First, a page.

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Fire Rages in Lima as Police Clash with Thousands of Protesters Demanding President’s Resignation

PoliticsFire Rages in Lima as Police Clash with Thousands of Protesters Demanding President's Resignation

In the capital city of Peru, Lima, firefighters are working to put out a raging fire that broke out in a building close to a protest site. At the protest site, police fired tear gas as thousands of protesters poured into the city to demand the removal of President Dina Boluarte. The fire broke out in a building near the protest site.

On Thursday, protesters gathered in Lima’s historic downtown area, which is where scuffles broke out with the security forces. The security forces were battling to prevent the protesters from reaching key government buildings, including Congress, as well as business and residential districts of the capital city.

It was not immediately obvious how the fire that was burning late into Thursday night was connected to the protests that were taking place. People were seen in the images trying to get their possessions out of the building as quickly as possible since it was adjacent to various government buildings. On social media, the Peruvian National Police published tense images of the fire and issued a warning to residents to avoid the affected area.

The protestors and the police engaged in a game of “cat and mouse” throughout the better part of the day on Thursday. Some of the protesters tossed rocks as they attempted to get past the police lines, and the cops replied by firing volleys of tear gas, which caused the protesters to run.

The number of persons who participated in the demonstrations was estimated by the police to be 3,500, although some said that the true number was twice as high as the estimate.

During a march that protesters claimed was to “capture Lima,” Al Jazeera’s Mariana Sanchez reported from Lima that many people participated in the event peacefully, but that others fought with police.

The demonstrators were furious because they “demand justice” for the roughly 50 people who have been slain during the demonstrations so far. They have vowed to keep holding demonstrations until Boluarte steps down from his position as president.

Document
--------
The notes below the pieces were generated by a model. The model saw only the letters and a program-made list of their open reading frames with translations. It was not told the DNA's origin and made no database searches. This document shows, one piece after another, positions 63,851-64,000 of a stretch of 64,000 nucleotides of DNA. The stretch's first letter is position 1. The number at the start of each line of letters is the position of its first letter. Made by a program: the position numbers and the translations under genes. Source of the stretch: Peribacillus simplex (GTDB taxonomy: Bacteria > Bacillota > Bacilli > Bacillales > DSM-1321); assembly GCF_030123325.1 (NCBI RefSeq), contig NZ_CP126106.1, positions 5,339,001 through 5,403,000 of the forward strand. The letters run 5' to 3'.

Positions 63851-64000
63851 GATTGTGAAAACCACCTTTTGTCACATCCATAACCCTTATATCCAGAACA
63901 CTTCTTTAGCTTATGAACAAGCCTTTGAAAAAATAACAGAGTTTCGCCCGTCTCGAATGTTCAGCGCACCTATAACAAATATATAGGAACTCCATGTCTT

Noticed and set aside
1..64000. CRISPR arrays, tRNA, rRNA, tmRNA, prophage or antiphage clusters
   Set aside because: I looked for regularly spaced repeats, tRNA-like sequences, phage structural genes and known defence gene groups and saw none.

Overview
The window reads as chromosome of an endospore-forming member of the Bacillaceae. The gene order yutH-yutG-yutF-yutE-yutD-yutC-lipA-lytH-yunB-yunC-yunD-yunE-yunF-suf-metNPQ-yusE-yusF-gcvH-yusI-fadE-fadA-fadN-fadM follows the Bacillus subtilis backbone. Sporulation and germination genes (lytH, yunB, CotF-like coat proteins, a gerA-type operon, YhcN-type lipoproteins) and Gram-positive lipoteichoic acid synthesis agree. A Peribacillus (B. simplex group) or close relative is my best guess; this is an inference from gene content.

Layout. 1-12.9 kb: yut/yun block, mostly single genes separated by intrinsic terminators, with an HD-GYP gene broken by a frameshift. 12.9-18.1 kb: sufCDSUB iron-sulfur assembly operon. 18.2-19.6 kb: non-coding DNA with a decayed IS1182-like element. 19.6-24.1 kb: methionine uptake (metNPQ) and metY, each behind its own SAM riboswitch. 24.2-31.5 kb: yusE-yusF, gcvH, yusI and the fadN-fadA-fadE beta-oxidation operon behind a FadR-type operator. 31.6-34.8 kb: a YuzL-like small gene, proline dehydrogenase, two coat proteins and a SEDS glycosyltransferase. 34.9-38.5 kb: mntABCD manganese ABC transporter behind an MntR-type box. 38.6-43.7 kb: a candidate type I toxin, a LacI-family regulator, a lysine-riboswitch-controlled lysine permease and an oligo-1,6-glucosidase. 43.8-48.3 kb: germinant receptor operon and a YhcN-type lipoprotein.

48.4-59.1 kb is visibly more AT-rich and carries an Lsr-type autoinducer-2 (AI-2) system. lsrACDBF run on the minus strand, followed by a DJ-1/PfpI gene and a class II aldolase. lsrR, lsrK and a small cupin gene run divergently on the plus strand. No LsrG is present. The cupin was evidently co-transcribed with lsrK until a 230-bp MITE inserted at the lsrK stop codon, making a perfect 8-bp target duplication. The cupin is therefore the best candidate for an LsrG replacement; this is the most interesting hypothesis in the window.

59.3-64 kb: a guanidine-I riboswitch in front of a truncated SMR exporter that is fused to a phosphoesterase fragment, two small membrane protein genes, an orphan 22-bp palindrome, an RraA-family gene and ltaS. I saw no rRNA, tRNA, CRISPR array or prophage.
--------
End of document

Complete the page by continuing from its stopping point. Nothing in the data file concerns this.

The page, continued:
According to the official ombudsman for the government, the number of people killed in the ongoing unrest that began a month ago has reached 45 at this point. Another nine deaths have been attributed to accidents related to the demonstrations, which were sparked by the removal of Peru’s left-wing former President Pedro Castillo on December 7 after he attempted to illegally close Congress and consolidate power. The demonstrations were sparked by the removal of Pedro Castillo.

The protestors’ goal is to give the revolution that started when Boluarte was sworn in to replace Castillo more momentum by moving the demonstrations to Lima.

According to the statement made by the Minister of the Interior, Vicente Romero Fernández, there were a total of 44 people wounded on Thursday throughout the nation, including 22 police personnel and 16 civilians.

A video that was shared on social media shows protesters attempting to attack the airport in southern Arequipa, which is the second largest city in Peru. They were stopped by the police, and the subsequent skirmishes resulted in the death of one individual, according to Peru’s ombudsman.

That was one of the three airports that were attacked by demonstrators on Thursday, according to Boluarte, who added that it was not “a simple coincidence” that all three airports were besieged on the same day.

The weeks of nationwide protests have marked the worst political violence in more than two decades and have highlighted the deep divisions between the urban elite, which is largely concentrated in Lima, and the poor rural areas. These divisions have been highlighted by the fact that there has been the worst political violence in more than two decades.

The administration of Boluarte prolonged the state of emergency that had been declared in Lima and the southern provinces of Puno and Cusco one week ago, therefore restricting certain civil liberties.

Boluarte has denied demands for her resignation while maintaining that the situation in the country is “in control.” She has also appealed for discussion.

During the demonstrations, human rights organizations have accused both the police and the army of deploying guns. The demonstrators are being accused by the police of making use of guns and improvised bombs.

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